Can Certain Intellectual Property Rights both Protect and Promote Unique Traditional Products and Cultural Heritage from Developing Countries for Economic Benefit? The Case of Georgia
This paper is focused on traditional products that include agricultural goods such as wines, spirits and cheeses as well as tangible and intangible cultural heritage and sometimes linked to the manufacture of the product. The aims are: firstly to assess the current context of International Economic Law (IEL) and how Georgia is using IEL legal frameworks to protect its traditional products and heritage; secondly, how effectively its own national treatment and policy environment are functioning; and finally, to make preliminary observations and arguments on the impact and potential of Intellectual Property (IP) systems, Geographical Indications (GIs), Traditional Knowledge (TK), Traditional Cultural Expressions (TCE) and Genetic Resources (GR), on the economic development of regions and communities. The local-global dynamic of IEL is contrasted with Georgia‟s own economic and developmental realities. Against this backdrop, the question emerges as to whether the relevant Intellectual Property (IP) systems can not only provide the necessary „defensive‟ legal protection against misappropriation, misuse, theft and bio-piracy, but also support „positive protection‟ – meaning incentives and opportunities for technological innovation, entrepreneurial endeavor and community development. The main conclusion is that is that the positive aspects of protection need more policy development and action.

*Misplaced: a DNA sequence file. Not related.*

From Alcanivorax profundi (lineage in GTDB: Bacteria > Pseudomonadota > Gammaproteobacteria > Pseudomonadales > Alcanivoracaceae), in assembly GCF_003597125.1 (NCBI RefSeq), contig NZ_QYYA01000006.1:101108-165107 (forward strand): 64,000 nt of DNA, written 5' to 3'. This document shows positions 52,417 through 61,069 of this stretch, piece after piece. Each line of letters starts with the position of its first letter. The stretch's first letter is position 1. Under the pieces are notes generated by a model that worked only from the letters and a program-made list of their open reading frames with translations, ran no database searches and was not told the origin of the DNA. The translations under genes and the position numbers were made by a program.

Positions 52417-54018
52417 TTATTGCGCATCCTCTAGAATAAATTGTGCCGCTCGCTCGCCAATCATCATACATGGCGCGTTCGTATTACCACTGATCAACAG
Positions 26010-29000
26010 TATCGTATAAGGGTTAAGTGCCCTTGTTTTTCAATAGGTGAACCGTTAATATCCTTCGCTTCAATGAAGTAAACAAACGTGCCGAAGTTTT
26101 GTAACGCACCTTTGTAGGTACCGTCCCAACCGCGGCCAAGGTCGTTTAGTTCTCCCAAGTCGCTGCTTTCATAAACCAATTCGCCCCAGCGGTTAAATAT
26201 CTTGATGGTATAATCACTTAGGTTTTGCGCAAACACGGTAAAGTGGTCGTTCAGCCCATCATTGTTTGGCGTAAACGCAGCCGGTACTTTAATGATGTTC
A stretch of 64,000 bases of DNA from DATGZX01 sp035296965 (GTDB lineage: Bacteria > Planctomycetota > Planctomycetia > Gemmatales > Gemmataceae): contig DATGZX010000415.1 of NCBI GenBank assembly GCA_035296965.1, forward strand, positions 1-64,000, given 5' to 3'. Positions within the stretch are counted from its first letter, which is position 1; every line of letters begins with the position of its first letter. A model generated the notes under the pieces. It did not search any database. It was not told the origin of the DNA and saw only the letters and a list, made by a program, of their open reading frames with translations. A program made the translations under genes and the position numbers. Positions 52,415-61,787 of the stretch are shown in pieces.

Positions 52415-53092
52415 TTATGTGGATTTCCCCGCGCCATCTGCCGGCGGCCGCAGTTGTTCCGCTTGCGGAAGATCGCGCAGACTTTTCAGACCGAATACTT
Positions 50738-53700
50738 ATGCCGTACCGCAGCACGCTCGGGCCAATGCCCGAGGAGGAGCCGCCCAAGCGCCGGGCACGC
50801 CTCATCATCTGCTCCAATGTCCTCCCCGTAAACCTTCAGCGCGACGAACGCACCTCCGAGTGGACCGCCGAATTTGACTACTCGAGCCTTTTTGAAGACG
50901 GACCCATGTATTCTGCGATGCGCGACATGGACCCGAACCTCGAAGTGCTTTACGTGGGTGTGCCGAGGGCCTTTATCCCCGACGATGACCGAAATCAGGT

|Date of creation:||Jun 2013|
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- Thomas Cottier & Marion Panizzon, 2004. "Legal Perspectives On Traditional Knowledge: The Case For Intellectual Property Protection," Journal of International Economic Law, Oxford University Press, vol. 7(2), pages 371-399, June.
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